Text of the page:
-- Fr. Christopher Pliauplis, who started his career as a religious order brother in Steubenville and was later ordained a priest for the diocese. In 1991, he was transferred to the Rockville Centre diocese in New York, purportedly to be near his ailing mother. Fr. Pliauplis was then sent briefly to the Brooklyn diocese and then to the New York archdiocese. The priest was accused of inappropriately touching a 17-year-old boy in 2006 on Staten Island. That same year, he was put on leave and his faculties were removed by church authorities. Fr. Pliauplis appealed the decision to the Vatican and in 2008, a church court in Rome cleared him. Later that year, he was returned to ministry at St. Patrick's Cathedral where he worked until at least 2011. Since 2012, he has been listed in the Official Catholic Directory as ‘on leave.’
-- Fr. Clemens M. Schlueter, a Steubenville diocesan priest who was transferred to the Tucson diocese in 1978 and retired in 1990. In 2002, church officials disclosed that Fr. Schlueter had been suspended from ministry in 1997 after they had learned of an allegation of child sexual abuse.
-- Fr. Francis F. Maloney, who started his career in Steubenville, was sent to Florida where he was removed from a parish there in 2002 after 17 year old accused him of acting inappropriately around him. The teen said he found Fr. Maloney in bed with another man and that the priest would walk around his home nude while the youth was there. No criminal charges filed but the teen filed a civil suit in 2003. It settled in 2004 for less than $1 million. Fr. Maloney admitted to a long-term, "sporadic" sexual relationship with the other priest.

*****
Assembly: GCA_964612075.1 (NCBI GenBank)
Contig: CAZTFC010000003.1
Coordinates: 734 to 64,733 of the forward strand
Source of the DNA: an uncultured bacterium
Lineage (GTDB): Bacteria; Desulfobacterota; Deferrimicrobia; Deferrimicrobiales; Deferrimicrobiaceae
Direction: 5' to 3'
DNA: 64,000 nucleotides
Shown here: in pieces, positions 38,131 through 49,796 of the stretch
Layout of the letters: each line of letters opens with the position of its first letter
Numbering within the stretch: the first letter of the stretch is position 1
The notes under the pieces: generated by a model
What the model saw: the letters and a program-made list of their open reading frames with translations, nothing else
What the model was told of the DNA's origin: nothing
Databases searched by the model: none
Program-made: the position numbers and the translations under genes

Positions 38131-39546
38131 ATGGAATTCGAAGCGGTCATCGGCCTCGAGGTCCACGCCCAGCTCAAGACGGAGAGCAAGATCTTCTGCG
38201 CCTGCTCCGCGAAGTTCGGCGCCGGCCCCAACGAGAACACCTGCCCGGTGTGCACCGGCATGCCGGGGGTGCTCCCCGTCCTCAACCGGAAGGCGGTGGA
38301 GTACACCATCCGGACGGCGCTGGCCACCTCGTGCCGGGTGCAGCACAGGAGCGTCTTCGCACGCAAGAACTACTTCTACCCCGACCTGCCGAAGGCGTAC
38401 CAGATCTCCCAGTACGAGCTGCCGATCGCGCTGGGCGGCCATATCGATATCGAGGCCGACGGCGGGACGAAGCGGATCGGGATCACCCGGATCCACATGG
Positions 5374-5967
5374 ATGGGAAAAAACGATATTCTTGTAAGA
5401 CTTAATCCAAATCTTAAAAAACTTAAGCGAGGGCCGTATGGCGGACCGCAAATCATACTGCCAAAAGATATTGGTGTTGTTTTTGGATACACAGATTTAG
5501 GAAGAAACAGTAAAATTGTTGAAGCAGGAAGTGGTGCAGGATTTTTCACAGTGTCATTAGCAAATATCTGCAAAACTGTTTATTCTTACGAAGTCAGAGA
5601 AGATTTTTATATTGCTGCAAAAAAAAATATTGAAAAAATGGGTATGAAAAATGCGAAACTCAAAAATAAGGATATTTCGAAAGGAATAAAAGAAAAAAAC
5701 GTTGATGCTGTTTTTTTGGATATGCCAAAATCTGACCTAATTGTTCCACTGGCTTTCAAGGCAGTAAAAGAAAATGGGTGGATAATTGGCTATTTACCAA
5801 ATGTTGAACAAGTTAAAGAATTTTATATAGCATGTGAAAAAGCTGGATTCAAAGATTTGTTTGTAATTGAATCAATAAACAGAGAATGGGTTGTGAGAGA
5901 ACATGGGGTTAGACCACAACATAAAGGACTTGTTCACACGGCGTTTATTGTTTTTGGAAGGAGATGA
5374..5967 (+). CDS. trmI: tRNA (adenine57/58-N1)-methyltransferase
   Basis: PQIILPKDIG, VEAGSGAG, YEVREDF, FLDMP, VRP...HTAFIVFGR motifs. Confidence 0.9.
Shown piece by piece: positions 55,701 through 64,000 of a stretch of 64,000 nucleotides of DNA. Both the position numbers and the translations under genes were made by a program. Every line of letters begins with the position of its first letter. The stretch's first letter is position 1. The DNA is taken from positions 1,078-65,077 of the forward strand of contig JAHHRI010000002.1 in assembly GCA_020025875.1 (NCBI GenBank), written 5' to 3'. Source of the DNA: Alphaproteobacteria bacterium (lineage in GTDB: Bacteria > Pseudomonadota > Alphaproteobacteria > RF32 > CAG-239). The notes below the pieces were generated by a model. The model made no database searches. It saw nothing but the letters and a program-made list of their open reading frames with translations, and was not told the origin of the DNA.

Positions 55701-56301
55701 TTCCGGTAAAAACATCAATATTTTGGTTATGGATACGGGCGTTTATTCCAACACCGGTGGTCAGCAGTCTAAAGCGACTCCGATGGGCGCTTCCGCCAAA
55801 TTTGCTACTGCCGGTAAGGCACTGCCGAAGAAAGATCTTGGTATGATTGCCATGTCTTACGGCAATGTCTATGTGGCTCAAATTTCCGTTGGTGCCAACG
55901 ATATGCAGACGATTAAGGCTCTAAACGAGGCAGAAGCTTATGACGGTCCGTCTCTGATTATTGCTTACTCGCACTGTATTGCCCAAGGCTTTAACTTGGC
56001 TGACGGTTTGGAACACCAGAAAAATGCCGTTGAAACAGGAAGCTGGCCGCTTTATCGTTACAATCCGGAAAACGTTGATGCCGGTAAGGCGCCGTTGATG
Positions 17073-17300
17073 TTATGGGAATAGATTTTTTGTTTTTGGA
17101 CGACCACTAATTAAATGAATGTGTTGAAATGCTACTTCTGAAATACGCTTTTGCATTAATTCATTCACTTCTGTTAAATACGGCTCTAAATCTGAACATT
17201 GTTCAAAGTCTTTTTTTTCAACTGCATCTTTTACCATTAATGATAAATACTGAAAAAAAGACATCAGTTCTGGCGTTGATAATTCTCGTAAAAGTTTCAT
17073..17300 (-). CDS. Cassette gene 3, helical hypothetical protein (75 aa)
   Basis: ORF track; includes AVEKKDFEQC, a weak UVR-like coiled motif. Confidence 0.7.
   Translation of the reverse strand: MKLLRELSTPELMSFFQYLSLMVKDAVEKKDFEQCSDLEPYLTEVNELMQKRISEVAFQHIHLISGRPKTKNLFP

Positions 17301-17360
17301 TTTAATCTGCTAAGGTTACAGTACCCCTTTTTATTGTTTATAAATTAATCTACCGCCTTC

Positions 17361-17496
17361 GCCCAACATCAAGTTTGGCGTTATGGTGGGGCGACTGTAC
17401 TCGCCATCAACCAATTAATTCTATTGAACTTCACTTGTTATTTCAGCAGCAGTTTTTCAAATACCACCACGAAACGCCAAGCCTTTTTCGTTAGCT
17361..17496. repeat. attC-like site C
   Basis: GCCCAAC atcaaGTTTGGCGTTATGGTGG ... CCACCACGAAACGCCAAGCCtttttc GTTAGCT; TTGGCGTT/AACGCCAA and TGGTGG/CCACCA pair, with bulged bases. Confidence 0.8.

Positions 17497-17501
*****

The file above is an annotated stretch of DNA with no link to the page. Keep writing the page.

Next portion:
--Fr. Samuel Tiesi, who worked at Franciscan University from 1978 until 1992 and then again from 1997 until his death in 2001. The school acknowledged that it “has received a report giving reasonable cause to believe that, in the 1990s, he “made unwelcome sexual advances toward a female student.”
-- Msgr. Mark Froehlich, who in May of 2018 was removed from active ministry after the Steubenville diocese wrote to his parishioners announcing that it had received a 'credible' allegation of sexual abuse against him. In addition to many parish assignments, he was a teacher at Guernsey Catholic Central High School in Cambridge 1972-1977 and a chancery official, including a stint as dean and a long tenure as a judge in the tribunal. He was also finance officer of the St. Vincent de Paul Society in Barnesville and prominent in the Rotary Club.
2) The Steubenville diocese is one of just three in the US that uses a priest to handle calls from clergy sex abuse victims. (Another one is the Columbus diocese.)
That’s “extraordinarily insensitive” SNAP says, and discourages victims, witnesses and whistle blowers from reporting known or suspected abuse. It’s also one more reason, SNAP says, that “anyone with information or suspicions about abuse should call law enforcement first.”
CONTACT: Judy Jones, SNAP Midwest Regional Leader, (636-433-2511, [email protected]), Zach Hiner, Executive Director ([email protected] , 517-974-9009)
(SNAP, the Survivors Network, has been providing support for victims of sexual abuse in institutional settings for 30 years. We have more than 25,000 survivors and supporters in our network. Our website is SNAPnetwork.org)